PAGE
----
I’m so happy to share this Q&A and guest post from Bruce Williams, a fellow Buckeye, Alzheimer’s advocate, and Chicken Soup for the Soul: Living with Alzheimer’s and Other Dementias contributor.
How did you and Ann meet and fall in love?
Bruce: Ann and I are originally from Ohio. Born 8 days apart, we led eerily similar lives. Previously married for 12 years, divorced for four, we found each other in Ft. Lauderdale, FL. Married a mere six weeks after our first date, I can honestly say that we were soulmates from the beginning. Our life together has been one of abiding love, with a healthy dose of passion thrown in.
We had two sayings, “We’ll never let anyone steal our joy” and, “We never want to look back on our lives and wish we had done ____________”. After the last of her boys were off to college, we moved up to a flying community near Daytona beach where she got her pilot’s license. Always the adventurer, she and a friend entered the Women’s Air Race Classic and came in second.
At what point did you know something was wrong? How was Ann diagnosed?
Bruce: Around five years ago, Ann said she couldn’t taste her food as well. We attributed it to a cold she had a few weeks previously. Her taste, along with her sense of smell, has never been the same since. As far as I can tell, her cognitive problems started about four years ago, if not before.
After several neurological tests, she was diagnosed with Mild Cognitive Impairment. A personal friend of ours gave her the diagnosis of Alzheimer’s Disease after an MRI in his neurological practice, and the elimination of every other condition.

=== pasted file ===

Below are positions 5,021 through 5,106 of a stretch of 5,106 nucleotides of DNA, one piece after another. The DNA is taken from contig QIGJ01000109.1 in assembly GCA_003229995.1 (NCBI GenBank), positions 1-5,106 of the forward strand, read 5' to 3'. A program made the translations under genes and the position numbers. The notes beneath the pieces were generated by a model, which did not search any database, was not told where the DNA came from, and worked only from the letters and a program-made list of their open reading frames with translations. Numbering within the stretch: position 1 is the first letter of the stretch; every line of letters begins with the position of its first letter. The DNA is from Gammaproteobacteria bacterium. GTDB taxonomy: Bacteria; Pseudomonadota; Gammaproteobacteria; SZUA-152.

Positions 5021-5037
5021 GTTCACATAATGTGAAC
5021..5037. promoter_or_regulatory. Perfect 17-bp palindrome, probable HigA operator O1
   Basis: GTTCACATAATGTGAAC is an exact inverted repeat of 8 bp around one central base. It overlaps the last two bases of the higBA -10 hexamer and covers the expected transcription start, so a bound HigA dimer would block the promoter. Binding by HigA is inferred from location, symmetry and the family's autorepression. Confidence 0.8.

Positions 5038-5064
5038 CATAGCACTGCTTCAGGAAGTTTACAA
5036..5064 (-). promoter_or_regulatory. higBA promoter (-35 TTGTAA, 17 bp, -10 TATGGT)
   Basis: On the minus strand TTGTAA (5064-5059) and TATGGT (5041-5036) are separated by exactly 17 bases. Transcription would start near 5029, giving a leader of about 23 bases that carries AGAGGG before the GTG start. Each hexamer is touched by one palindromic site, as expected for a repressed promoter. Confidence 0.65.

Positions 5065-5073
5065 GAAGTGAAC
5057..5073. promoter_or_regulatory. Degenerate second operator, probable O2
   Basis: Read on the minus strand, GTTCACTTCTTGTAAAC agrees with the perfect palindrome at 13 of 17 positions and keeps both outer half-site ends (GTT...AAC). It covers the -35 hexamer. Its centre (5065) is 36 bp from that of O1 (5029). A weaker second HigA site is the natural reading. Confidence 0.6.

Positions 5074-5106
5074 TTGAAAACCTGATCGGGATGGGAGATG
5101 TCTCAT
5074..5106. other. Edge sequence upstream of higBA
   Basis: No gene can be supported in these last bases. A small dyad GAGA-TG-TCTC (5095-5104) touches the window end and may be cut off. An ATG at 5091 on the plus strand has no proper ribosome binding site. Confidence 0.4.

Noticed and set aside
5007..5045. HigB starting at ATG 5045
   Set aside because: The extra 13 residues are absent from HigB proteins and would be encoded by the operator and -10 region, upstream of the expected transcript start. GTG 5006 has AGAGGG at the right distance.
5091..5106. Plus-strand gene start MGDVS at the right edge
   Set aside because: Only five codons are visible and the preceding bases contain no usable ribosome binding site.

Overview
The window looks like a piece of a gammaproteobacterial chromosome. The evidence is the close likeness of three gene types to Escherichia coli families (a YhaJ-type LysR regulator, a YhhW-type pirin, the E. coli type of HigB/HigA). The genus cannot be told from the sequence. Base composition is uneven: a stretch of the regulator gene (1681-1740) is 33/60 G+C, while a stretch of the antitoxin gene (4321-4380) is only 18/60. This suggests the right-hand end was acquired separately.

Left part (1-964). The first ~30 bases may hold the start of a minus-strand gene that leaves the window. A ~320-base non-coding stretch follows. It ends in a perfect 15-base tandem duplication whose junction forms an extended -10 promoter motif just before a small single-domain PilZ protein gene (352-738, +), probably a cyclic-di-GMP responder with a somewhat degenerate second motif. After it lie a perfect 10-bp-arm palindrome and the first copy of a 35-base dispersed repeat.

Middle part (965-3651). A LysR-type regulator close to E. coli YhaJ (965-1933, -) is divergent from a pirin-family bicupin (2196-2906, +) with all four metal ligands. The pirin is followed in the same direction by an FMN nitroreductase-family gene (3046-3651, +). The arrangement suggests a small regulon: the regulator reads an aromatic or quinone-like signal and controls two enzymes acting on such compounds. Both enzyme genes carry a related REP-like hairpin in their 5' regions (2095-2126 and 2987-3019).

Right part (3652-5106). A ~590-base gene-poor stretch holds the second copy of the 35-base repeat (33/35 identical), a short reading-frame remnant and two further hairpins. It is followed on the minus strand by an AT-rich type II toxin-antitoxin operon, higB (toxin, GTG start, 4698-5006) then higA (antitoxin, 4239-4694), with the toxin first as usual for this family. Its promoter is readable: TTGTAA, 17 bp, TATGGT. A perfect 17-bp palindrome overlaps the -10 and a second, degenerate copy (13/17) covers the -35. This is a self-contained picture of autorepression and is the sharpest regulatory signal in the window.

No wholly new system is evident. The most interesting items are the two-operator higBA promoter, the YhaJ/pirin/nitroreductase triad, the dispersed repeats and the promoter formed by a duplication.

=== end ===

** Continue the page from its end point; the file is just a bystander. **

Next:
Why did you start writing?
Bruce: My emotions ran between denial, fear, hopelessness and rage against a cruel God who, after giving the greatest gift I’ve ever had, was stealing her away. One brain cell at a time.
Seeking some peace, and wanting to tell her story, I started to write. Putting my thoughts down has helped me understand the disease and open my heart to what unconditional love is all about when faced with the unknown.
Bruce was kind enough to share this touching piece about the reality of Alzheimer’s. Feelings of sadness and loss, of course. But a change in perspective allows him to appreciate Ann’s beauty – and their love – in a new light.
by Bruce Williams
I often get a sadness not unlike mourning. It is not the anguish one feels upon the sudden death of a loved one but a drawn out process that develops a life of its own every time a new event or “milestone” intrudes on our lives. Morphing into a dark presence that threatens to steal the joy I’ve always had with Ann, I finally break free for a time and realize its way too premature to mourn.
I do feel, however, that small parts of her are lost forever. She’s not the same girl I married 27 years ago but, in view of what she’s going through, I love her more now than I did at any point in our marriage.
As her personality changes ever so subtly, I can liken the experience to a jeweler examining a diamond. Accustomed to viewing it only from the top, One might notice a few flaws. Small pieces of carbon dimming the reflection, and to some critical eyes, reducing its value. I realize that, while I can’t alter her position, I can change my own perspective.
By peering at this precious gem of a lady from a different angle, I discover a new treasure, never before seen. Suddenly, those tiny specks are lost in the sheer brilliance of a magnificent cut, polished by the Master Craftsman Himself, for me, our family and all those who love this wonderful woman to enjoy.